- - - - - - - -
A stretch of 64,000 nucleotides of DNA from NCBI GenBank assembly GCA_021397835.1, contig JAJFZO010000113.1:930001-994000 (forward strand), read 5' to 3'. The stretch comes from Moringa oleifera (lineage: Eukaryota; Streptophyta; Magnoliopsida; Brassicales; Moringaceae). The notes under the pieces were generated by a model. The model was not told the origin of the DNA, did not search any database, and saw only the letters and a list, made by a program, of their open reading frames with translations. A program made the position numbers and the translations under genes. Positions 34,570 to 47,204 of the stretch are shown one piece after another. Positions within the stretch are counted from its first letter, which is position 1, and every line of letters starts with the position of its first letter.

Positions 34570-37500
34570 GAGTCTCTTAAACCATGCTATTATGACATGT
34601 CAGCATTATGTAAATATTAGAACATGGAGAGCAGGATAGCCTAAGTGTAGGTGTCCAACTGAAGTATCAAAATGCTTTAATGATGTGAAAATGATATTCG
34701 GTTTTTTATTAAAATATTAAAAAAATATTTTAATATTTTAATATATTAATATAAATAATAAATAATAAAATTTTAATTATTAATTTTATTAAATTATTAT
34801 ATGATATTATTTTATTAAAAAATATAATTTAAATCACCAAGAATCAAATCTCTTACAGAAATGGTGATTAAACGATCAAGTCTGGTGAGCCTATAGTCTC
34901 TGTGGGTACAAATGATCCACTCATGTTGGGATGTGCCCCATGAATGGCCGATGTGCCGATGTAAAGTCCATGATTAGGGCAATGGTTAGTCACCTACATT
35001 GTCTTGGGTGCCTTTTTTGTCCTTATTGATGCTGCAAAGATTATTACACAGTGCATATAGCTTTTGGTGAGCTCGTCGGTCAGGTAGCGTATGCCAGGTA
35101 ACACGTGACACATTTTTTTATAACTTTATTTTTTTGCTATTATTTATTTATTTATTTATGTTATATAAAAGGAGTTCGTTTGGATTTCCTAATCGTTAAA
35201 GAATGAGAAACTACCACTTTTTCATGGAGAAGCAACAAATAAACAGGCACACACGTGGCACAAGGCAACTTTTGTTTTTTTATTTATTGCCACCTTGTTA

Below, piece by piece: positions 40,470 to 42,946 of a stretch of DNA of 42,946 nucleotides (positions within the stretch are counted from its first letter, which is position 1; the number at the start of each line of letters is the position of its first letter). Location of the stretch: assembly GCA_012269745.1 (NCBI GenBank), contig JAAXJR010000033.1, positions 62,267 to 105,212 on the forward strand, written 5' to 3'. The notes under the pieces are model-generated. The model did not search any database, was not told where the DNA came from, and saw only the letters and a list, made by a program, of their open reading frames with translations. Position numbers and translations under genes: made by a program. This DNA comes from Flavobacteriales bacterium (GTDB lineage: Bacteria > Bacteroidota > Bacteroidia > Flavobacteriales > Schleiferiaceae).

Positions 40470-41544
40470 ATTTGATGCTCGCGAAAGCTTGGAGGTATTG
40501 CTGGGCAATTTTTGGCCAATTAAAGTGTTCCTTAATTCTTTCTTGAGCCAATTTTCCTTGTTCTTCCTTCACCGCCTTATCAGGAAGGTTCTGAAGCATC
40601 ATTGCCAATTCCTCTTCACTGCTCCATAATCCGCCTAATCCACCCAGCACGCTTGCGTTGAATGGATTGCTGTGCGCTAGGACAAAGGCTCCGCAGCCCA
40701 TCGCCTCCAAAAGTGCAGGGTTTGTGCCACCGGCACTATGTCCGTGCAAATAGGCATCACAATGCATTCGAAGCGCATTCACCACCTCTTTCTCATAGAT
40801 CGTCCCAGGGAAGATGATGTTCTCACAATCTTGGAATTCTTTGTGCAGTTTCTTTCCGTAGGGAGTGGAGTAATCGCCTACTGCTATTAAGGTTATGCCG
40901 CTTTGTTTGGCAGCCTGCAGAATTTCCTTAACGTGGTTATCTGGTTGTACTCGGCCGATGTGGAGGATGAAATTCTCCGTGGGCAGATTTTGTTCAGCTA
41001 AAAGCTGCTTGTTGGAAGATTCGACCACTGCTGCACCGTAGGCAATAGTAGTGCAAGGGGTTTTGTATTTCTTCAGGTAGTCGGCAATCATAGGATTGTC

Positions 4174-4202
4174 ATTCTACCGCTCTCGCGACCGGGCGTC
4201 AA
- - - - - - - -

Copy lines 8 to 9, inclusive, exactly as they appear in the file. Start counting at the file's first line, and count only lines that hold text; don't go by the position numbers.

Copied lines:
35001 GTCTTGGGTGCCTTTTTTGTCCTTATTGATGCTGCAAAGATTATTACACAGTGCATATAGCTTTTGGTGAGCTCGTCGGTCAGGTAGCGTATGCCAGGTA
35101 ACACGTGACACATTTTTTTATAACTTTATTTTTTTGCTATTATTTATTTATTTATTTATGTTATATAAAAGGAGTTCGTTTGGATTTCCTAATCGTTAAA